I will be hosting a family reunion of approximately 100 people. The venue has a 7′ x 2′ grill and we will be grilling burgers and dogs and using part of the grill to keep fried chicken warm. Any advice would be greatly appreciated.
I would have a medium high area for grilling and some areas with no coal at all for keeping things warm. In this no coal area (if its windy or cool out) you could always put about 5-10 lit coals spaced out just for some light heat. The key here is to have a couple different areas of heat so you don’t burn everything. a 7 foot long grill could easily have a 2 foot area of hot heat, a 2 foot area of medium hot heat, 2 feet worth of medium low and a foot of no coal for emergency or chicken warming. After 45 min the hot area will then be your medium cooking area for any late cooking. If you do the twitter thing let me know how it turns out (@grilling24x7) or post back here. Good luck!
Excellent information. How much charcoal do you think I will need to maintain this configuration for about an hour?
It depends how far away the coal is from the cooking grate but assuming it is about 6 inches away… I would think a 7×2 area would perhaps take 1/2 to 3/4 of a big bag of Kingsford. You’ll want your medium high area be hot enough to be able to hold your hand for just 2-3 seconds. Any shorter than that and you risk burning everything up. That final portion of the bag can be spread on top of the already lit coals if you start to loose heat during your cook (maybe 40 min in?)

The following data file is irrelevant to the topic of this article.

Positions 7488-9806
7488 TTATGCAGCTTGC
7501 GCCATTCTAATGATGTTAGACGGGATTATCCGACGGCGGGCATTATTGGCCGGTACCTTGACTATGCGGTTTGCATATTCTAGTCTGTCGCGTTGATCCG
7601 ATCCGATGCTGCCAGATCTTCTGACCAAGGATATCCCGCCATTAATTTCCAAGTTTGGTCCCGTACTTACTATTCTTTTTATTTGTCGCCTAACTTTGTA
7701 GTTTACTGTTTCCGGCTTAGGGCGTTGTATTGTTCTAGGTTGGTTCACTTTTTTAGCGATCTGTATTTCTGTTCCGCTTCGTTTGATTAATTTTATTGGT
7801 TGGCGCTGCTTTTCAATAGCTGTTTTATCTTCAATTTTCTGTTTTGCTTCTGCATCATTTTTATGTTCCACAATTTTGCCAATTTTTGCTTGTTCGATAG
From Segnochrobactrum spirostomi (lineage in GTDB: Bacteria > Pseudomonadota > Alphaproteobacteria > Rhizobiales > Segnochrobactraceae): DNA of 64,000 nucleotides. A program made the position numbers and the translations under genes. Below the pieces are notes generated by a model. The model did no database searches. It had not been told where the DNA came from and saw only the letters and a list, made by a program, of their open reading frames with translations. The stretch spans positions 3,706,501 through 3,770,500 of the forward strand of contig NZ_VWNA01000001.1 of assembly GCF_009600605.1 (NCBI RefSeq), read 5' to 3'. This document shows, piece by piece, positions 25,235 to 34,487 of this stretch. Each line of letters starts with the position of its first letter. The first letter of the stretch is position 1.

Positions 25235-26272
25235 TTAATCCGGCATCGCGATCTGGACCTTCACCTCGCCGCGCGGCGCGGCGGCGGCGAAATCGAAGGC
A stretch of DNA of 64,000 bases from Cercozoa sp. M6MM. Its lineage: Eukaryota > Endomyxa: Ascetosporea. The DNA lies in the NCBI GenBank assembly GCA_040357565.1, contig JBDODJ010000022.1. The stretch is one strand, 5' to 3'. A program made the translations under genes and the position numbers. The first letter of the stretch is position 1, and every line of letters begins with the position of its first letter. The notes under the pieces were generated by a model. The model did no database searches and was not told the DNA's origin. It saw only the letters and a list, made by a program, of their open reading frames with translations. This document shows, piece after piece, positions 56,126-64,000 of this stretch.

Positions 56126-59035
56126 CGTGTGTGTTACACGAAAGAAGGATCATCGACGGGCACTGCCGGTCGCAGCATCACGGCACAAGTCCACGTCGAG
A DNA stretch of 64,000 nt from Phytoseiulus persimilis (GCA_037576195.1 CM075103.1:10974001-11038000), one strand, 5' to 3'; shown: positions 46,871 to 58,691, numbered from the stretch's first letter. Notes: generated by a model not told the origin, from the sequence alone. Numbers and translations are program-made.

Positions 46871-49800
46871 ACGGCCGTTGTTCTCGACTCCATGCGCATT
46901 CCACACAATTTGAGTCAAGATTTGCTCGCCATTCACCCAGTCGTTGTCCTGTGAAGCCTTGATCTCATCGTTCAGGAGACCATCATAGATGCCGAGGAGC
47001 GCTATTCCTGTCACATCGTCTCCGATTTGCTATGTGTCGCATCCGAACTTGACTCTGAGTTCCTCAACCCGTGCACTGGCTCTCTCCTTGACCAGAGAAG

In fact, for lighting this arrangement, I would place about 1/2 the bag of coal on the cold grill with more of it stacked towards your high heat side (less towards your cool side), then light a full charcoal chimney and let it fully engulf. Then pour the chimney full of coal over top of your unlit already arranged coals. Then using tongs or something metal to move coal, slowly spread out the lit coal to let the rest of it catch. You’ll be good to go after 15 or so min or lighting. But keep your hand going on top of the grate to make sure it’s not too hot. Nothing worse than burning food at a cookout!
Thanks for your help. The grilling went well though I did burn my coals out a little early. Nothing burned and everyone enjoyed the food!
Figure on making a personal grill w a stainless steel bowl and a couple of grates w a cover.
I have a smoky Joe but see no reason to use more charcoal than necessary.